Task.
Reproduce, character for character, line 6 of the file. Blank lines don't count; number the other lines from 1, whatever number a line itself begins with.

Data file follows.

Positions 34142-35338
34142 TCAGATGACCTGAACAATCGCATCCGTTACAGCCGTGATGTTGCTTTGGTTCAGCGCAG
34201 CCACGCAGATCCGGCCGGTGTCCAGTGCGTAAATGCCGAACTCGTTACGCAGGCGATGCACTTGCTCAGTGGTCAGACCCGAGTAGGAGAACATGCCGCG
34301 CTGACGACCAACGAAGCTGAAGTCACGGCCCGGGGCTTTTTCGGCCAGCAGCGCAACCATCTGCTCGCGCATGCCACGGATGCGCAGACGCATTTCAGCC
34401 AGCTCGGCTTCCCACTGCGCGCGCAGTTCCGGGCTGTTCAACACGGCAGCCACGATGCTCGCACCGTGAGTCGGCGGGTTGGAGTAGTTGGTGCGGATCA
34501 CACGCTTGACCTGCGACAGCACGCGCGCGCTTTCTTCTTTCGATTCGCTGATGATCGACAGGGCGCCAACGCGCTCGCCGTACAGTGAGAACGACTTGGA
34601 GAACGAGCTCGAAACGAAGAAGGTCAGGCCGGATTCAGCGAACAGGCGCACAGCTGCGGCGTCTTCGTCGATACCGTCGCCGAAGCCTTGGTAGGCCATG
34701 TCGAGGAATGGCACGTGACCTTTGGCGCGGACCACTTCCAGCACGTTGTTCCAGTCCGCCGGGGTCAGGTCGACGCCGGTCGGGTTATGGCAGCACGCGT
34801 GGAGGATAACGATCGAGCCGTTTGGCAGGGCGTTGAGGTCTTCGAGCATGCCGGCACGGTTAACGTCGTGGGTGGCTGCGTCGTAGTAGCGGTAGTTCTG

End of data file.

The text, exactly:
34501 CACGCTTGACCTGCGACAGCACGCGCGCGCTTTCTTCTTTCGATTCGCTGATGATCGACAGGGCGCCAACGCGCTCGCCGTACAGTGAGAACGACTTGGA